The proper choice of skateboard wheels influence the board in a couple of ways. Wheels affect the ability of controlling the movement of the board as well as the feeling on the board and the movement.
In the early days, skater didn’t have much of a choice. They used metal or clay wheels for their skateboard setup. Clearly, this wasn’t a perfect setup because metal wheels tend to be slippery. As of today, there is a large range of wheels.
For starters, it’s hard to make a decision, which wheels are the right ones. This article should bring some clarity to the topic. But first things first. Let’s have a look at the material of which skateboard wheels are made from.
Today, most of the skate wheels are made from Polyurethane(PU). Polyurethane is a composite material made of polyisocyanate and polyol and is used in a wide range of applications and therefore is relatively cheap, regarding manufacturing costs.
This material is perfect for wheels, because its resistant to abrasion and has a long durability. Usually, Polyurethane is transparent. To give wheels different colors, the material is mixed with different plastics. Colored wheels tend to show different characteristics regarding durability and abrasion.
Durometer – Hardness
The Durometer scale defines the hardness of a plastic material and was developed by Albert F. Shore. Originally the scale has letters ranging from A to D and a few other letters. In addition the letter has a number, ranging from 0 to 100. The letter A denotes softer plastic while the letter D denotes harder ones. For further information see this link.
In the skateboard industry, the scale has been modified and only the letter A is used. The following is a short overview of the approximate ranges:
- Soft wheels range somewhere between 75A and 90A
- Medium wheels range somewhere between 85A and 98A
- Hard wheels are above 95A
Choosing the appropriate durometer depends on the favored style of riding:
Excellent for riding vert. They go very fast and are perfect for really smooth surfaces. Hard skateboard wheels allow the rider to perform slide tricks, ollies and a lot of other tricks more easily.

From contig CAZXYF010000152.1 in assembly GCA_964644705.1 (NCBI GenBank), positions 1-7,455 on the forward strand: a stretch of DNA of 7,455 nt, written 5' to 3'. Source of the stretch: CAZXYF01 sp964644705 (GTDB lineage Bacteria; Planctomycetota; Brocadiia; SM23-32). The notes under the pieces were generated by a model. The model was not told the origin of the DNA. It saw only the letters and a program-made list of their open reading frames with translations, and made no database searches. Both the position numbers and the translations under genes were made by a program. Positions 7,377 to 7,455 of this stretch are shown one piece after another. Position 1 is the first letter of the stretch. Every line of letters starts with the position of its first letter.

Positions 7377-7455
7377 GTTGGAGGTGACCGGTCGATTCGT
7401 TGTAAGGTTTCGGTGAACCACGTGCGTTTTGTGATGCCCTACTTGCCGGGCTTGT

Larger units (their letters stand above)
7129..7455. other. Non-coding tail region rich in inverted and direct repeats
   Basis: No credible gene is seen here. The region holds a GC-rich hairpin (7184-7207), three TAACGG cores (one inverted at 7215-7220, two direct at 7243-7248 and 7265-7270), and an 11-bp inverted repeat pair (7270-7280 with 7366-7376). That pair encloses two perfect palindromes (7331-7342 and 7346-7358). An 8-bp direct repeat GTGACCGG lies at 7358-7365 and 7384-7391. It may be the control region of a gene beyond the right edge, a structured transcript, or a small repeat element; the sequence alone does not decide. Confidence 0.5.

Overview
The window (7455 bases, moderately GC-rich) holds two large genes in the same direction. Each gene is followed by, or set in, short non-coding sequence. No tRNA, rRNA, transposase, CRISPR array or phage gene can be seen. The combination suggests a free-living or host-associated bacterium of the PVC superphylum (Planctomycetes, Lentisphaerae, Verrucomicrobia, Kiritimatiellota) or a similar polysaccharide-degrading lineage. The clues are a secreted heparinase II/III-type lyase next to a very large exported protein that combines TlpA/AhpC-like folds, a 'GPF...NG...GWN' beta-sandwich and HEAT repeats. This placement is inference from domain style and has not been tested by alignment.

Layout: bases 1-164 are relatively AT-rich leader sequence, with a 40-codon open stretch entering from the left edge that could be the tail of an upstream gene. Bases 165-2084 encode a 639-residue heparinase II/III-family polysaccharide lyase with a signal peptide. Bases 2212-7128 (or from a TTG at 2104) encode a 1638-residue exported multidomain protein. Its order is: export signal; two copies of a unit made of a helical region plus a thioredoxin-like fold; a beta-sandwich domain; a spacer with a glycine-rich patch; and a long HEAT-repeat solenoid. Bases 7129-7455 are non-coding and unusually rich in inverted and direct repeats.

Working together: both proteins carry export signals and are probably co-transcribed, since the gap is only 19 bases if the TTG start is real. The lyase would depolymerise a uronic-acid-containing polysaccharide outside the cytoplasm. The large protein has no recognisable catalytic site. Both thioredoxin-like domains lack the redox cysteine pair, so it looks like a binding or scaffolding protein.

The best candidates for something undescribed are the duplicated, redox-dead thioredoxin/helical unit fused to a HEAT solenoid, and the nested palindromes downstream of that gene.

These wheels are well suited for technical skaters who ride vert or street. A big disadvantage is the loud noise they make. Hard wheels don’t absorb vibrations and tend to wear out.
Are a good trade-off for all-around rider. They go acceptably fast and provide better grip in skate halls than hard wheels. Medium skateboard wheels are perfect for cruising around as well as performing tricks. They absorb some vibrations and impacts. A disadvantage may be that they don’t go as fast as hard wheels on smooth surfaces.
Excellent for cruising and longboarding. The only purpose of these wheels is to be used for cruising around. These wheels are not suited for performing tricks. Soft wheels provide the ultimate grip on smooth surfaces and absorb impacts and vibrations pretty good.
Diameter – Size
The diameter of skate wheels is measured in millimeters and the common ranges are between 45 and 75 millimeters. The size effects the ability to turn, how fast one can ride and the acceleration.
Big wheels are faster than small wheels because they don’t have to rotate as much as the small ones for the same distance. Small wheels provide a lower point of gravity.
Again, choosing the right wheel size depends on the style of riding.
- Vert riding: 55mm to 65mm or even bigger might be a good starting point
- Street riding: the smaller the wheels, the less weight but too small wheels will make ollies much harder
- All-Around: middle sized wheels between 52 and 60mm might be a good starting point
- Longboard: large sized wheels from 65mm upwards
Some companies provide wheels with a soft inner core and hard outer core or the other way around. Therefore the wheels benefit from being fast and absorb some impact.
Choosing the appropriate skateboard wheels depends on the style and personal preferences of each skater. In this article we provided some rules of thumb for starters, who don’t know which skate wheels to choose.